So I don’t like writing the words “suck” or “sucks.”
It has a lot of negative connotations, especially for the older crowd. And I get it. There’s a sexual meaning behind the work that leads to some people viewing it as a bad word in situations where it doesn’t involve a vacuum or a straw.
But when I say that laziness and idleness suck, I really mean it. I’m not just saying it casually.
A few minutes ago, as I was processing what I was going to write in this blog post, I did say it kind of casually. But as I thought about it more, I realized “suck” was the right word in more ways than one.
I’ve been looking for a job for a couple months now, and as such I’ve had a lot of time at home trying to fill up the hours. At first, it was fine because my wife was there and we had things to do to get our apartment set up or figure other things out as a newly-married couple. But now that she’s back working, I’ve been spending a lot more time at home by myself and it’s draining.
You’d think that having nothing to do would be the opposite of draining. Well, not entirely. I’ve been sitting around a lot, watching Netflix, reading and writing, sometimes doing something resembling exercise, some other stuff. I have been looking for a job, I promise, I’m not being completely useless. Sometimes I even see it as “rest” from the last year of working, wedding planning, getting married, all that.
But my days have been marked by idleness and laziness. And I don’t think I need to go too deep into how bad laziness. I’ll just share Proverbs 13:4 – “The soul of the sluggard craves and gets nothing, while the soul of the diligent is richly supplied.”
Pretty straightforward. Laziness is basically ignoring what needs to be done and instead sitting around. Idleness is a little different. It means to do nothing that is beneficial.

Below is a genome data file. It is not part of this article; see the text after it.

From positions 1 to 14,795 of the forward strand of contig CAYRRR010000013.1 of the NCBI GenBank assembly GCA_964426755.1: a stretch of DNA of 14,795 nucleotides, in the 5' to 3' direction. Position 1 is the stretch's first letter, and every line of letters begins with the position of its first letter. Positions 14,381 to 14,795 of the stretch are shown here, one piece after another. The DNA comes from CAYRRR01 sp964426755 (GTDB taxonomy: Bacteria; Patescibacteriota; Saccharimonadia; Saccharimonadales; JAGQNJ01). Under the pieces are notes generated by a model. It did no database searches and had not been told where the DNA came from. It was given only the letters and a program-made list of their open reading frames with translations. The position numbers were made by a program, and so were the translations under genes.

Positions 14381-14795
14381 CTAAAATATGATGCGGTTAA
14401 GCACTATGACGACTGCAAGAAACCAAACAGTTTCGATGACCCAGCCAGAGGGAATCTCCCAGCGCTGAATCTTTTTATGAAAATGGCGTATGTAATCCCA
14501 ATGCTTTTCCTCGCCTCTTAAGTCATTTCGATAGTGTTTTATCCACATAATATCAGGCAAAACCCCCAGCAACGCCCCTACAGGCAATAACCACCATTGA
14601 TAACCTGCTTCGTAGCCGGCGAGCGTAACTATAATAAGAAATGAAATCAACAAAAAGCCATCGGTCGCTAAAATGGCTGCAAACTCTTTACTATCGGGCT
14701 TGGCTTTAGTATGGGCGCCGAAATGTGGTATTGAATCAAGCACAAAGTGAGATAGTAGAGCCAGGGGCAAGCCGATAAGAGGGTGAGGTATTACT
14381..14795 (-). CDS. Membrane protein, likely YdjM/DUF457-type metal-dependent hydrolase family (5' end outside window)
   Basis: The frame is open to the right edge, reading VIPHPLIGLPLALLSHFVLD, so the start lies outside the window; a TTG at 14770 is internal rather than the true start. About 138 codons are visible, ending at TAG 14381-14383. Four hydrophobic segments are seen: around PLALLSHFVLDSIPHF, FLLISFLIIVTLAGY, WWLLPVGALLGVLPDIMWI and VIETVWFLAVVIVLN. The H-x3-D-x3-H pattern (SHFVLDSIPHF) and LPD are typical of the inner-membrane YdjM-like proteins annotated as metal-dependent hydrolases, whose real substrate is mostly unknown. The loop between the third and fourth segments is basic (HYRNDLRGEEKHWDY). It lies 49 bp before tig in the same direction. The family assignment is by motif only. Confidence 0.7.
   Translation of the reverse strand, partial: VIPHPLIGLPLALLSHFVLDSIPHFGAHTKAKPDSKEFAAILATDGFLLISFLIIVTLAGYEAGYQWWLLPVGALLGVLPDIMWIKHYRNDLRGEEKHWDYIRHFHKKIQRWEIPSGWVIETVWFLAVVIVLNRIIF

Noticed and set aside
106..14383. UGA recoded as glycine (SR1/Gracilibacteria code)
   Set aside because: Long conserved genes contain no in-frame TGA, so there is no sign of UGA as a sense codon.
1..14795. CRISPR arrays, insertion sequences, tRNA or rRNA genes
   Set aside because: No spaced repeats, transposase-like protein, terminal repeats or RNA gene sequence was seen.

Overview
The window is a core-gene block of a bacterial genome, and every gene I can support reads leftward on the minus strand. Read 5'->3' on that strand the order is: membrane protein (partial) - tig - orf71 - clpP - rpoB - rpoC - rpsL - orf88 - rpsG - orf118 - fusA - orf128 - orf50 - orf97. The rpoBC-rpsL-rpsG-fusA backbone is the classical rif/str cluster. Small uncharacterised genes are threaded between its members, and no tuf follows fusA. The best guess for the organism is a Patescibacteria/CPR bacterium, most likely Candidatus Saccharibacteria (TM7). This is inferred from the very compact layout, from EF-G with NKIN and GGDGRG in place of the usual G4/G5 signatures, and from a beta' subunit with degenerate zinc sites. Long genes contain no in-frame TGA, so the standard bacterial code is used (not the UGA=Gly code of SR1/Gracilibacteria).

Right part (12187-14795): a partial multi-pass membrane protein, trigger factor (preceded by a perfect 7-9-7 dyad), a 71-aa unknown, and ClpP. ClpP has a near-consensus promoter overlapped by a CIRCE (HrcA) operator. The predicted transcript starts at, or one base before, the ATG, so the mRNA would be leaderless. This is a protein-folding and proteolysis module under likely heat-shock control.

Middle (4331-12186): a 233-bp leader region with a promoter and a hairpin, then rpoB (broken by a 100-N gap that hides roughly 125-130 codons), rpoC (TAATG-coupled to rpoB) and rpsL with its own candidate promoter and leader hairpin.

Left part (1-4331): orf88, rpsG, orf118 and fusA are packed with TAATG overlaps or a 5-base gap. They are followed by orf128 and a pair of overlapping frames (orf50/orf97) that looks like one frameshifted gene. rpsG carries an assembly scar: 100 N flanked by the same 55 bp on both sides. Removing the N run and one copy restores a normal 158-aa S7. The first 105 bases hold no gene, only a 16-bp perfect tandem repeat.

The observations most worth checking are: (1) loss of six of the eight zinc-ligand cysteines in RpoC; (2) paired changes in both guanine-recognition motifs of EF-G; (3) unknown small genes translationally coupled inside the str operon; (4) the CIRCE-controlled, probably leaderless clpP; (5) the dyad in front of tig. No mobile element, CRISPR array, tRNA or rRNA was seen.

Lazy people can still do things. Lazy people can do meaningless things and still be lazy. But idle people do nothing. I’ve found myself being awful idle for much of these last few weeks.
And today, I realized how it sucks.
Idleness sucks because it’s wasting time.
This usage of the word “sucks” is more of the “this isn’t good” connotation.
Ephesians 5:15-16 say, “Look carefully then how you walk, not as unwise, but as wise, making the best use of the time, because the days are evil.” The Bible warns us, encourages us to make the best use of our time. When we’re idle, we’re not utilizing our time the best way we could.
I’m not saying we have to be using all our spare time in serious prayer and Bible reading and meditation. Those things are at the very least definitely good and beneficial time fillers and at the very most absolutely crucial and essential to living life as a believer the right way.
But we need to think, well, I need to think about how to use my time so much better than I have been until I get a job. Until God provides employment for me, I need to be doing things that benefit my mind, heart, body and soul.
Idleness sucks focus and purpose from your life.
This is what idleness does to me. When I’m not putting my mind to good use, it leads to me losing focus on what is important. Temptation to sin becomes stronger, particularly sexual sin.
When the mind wanders, as it what often happens when you’re idle, it will attach to whatever seems most appealing at a base level. Unfortunately, men’s brains are more wired to think about sex. So we as men must be extremely careful to watch our minds, be careful where they wander. We just might end up in a place we don’t want to be.
Christians are called to be people of purpose and direction. And laziness sucks that very purpose and direction from us.
Rest is good. Idleness is not. Find the difference. Choose rest, then get back in the game. Choose purpose.
Because laziness and idleness suck.